Passive Radiative Cooling Using Calcium Phosphate Paints

In a review recently published in the journal ACS Applied Energy Materials, researchers discussed the utility of calcium phosphate paints for sub-ambient radiative cooling during the day.

Study: Calcium Phosphate Paints for Full-Daytime Subambient Radiative Cooling. Image Credit: Oreena/


Global warming and environmental degradation are becoming major issues in today's world. Because of its zero-energy usage, no pollution, and low cost, passive radiative cooling is extremely important for energy conservation and global carbon neutrality. To achieve radiative cooling, solar radiation must be absorbed as little as possible and emitted as much as possible via the sky window.

Passive radiative cooling materials, on the other hand, must be exposed to solar radiation during the day. Materials should be highly reflective in the ultraviolet-visible-near infrared (UV-vis-NIR) band, which contains the majority of solar radiation while having a high emissivity in the atmospheric window to ensure optimal cooling performance. Thus, four common ways for achieving radiative cooling have been devised based on this rule: selective emitter, microstructure meta-surface, random particle distribution, and porous structure. The binders and pigments in the paint have been widely utilized to keep buildings cool and reduce the urban island effect.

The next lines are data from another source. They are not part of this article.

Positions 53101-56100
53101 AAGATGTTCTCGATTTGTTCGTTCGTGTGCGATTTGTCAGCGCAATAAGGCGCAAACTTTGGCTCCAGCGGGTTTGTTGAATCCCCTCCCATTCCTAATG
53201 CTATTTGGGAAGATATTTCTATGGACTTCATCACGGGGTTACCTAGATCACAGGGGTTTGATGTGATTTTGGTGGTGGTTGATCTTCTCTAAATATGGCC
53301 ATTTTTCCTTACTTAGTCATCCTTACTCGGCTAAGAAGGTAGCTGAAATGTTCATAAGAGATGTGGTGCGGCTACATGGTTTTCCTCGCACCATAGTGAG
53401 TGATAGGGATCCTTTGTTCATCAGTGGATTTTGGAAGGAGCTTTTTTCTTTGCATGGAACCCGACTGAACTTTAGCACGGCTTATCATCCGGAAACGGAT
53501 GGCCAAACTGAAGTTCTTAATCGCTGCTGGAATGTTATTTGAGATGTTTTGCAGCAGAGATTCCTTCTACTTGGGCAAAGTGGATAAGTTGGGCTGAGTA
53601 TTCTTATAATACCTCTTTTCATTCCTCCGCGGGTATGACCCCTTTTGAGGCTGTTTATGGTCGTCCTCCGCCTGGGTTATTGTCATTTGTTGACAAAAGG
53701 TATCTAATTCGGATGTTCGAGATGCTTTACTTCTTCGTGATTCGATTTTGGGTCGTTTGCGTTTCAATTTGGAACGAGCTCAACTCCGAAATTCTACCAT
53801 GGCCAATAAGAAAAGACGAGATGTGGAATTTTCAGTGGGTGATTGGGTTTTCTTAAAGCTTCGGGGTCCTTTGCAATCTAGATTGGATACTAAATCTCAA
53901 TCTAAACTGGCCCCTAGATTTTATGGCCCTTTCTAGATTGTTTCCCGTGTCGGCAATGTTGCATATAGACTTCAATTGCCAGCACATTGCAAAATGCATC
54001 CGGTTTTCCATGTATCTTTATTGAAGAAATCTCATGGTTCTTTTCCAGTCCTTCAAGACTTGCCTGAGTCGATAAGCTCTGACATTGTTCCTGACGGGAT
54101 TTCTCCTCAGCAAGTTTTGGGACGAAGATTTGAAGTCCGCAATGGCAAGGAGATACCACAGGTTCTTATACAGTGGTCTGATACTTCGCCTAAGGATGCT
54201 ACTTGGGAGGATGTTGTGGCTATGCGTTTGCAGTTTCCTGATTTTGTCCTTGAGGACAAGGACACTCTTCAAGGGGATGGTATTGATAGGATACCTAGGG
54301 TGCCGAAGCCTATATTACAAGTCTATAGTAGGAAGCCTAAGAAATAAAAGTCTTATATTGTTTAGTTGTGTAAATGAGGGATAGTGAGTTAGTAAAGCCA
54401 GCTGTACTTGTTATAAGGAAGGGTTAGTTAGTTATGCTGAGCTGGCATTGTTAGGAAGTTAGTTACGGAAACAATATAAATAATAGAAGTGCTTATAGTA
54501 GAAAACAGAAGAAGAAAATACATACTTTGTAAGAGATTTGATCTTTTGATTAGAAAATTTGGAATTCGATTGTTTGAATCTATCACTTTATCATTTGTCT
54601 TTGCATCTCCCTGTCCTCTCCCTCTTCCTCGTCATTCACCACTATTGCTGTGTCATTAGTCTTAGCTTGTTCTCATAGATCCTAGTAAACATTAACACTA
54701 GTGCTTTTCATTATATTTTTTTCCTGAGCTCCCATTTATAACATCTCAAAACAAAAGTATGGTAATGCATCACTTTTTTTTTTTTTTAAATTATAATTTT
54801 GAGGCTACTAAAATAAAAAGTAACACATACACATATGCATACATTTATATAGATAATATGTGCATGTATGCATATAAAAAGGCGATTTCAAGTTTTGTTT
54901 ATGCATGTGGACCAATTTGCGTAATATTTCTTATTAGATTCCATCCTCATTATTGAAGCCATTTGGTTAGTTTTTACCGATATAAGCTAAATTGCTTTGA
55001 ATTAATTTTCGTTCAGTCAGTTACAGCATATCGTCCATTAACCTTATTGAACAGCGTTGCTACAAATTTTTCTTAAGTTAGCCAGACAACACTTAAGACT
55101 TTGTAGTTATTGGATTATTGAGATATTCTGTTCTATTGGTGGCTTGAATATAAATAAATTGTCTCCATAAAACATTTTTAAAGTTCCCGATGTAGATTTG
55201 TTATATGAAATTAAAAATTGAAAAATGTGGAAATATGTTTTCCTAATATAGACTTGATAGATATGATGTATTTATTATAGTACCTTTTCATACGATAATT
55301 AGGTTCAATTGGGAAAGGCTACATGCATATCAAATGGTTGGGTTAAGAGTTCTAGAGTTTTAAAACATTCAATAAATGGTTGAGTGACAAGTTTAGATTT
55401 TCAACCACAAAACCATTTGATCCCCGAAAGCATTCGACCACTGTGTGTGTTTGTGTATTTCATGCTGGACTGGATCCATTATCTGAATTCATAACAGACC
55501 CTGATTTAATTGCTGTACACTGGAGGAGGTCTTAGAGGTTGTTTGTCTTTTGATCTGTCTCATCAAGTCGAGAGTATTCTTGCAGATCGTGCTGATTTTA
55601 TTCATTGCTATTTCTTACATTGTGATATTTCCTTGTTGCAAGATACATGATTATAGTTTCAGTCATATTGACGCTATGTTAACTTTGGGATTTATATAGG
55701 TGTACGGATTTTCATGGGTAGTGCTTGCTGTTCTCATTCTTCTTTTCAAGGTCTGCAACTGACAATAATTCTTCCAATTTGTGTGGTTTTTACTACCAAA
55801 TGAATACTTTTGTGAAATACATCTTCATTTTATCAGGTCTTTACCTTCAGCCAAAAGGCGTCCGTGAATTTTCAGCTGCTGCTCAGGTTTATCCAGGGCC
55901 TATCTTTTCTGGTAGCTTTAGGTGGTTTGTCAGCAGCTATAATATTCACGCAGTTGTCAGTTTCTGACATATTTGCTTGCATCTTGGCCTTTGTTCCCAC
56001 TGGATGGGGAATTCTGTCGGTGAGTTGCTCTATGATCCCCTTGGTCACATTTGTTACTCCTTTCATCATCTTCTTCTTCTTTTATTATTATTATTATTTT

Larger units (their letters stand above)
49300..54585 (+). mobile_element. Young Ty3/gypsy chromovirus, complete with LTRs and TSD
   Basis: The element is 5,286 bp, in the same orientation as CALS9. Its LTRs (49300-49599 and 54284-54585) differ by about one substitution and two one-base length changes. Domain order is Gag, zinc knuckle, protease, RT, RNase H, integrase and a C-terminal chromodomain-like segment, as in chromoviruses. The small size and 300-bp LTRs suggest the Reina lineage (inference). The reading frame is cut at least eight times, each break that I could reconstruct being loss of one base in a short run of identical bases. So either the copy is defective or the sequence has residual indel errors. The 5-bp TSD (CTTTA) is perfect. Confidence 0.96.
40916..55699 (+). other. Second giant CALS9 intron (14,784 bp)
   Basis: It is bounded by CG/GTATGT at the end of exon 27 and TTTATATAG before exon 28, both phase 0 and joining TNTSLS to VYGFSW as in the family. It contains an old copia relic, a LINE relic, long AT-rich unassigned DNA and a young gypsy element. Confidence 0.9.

About the Study

In this study, the authors discussed the development of an all-season and full-daytime sub-ambient radiative cooler based on Ca3(PO4)2-acrylic paint that had a high sky window emissivity and a suitable solar reflectance.

The researchers used acrylic powders as a binder and calcium phosphate powders as a pigment. The morphology and content of the coatings were studied using a scanning electron microscope (SEM) and an energy-dispersive spectrometry (EDS) instrument. A UV-vis-NIR spectrometer with an integrating sphere was used to detect solar reflectance.

To determine the reflectance, a Fourier transform infrared (FT-IR) spectrometer with a gold film reference mirror was used to detect the middle IR reflectance. A UV-enhanced solar simulator was used to analyze the UV irradiation and heat control effects of the as-synthesized paints. A forward-looking infrared camera was used to record the sample temperature as well as the IR thermal image.

The team developed two types of coatings i.e., commercial white paint coating and acrylic-calcium phosphate coating to test the daytime cooling performance. To quantify the paints' cooling performance, two field test rigs were created.


The developed radiative cooler based on Ca3(PO4)2-acrylic paint had a high sky window emissivity of 0.96 and a solar reflectance of 97.6%. Ca3(PO4)2 could efficiently reflect solar flux and dissipate infrared emission via the atmospheric window owing to its 5.6 eV bandwidth and 9.3 μm phonon resonance.

According to the summer field test analysis, the surface temperature was more than 18 °C below ambient temperatures, with an average cooling power of 95 W/m2. It was 38 °C below the ambient temperature at noon, with a peak solar radiation intensity of 900 W/m2. The paint also had a conventional figure of merit of 0.72, which made it one of the best radiative cooling options.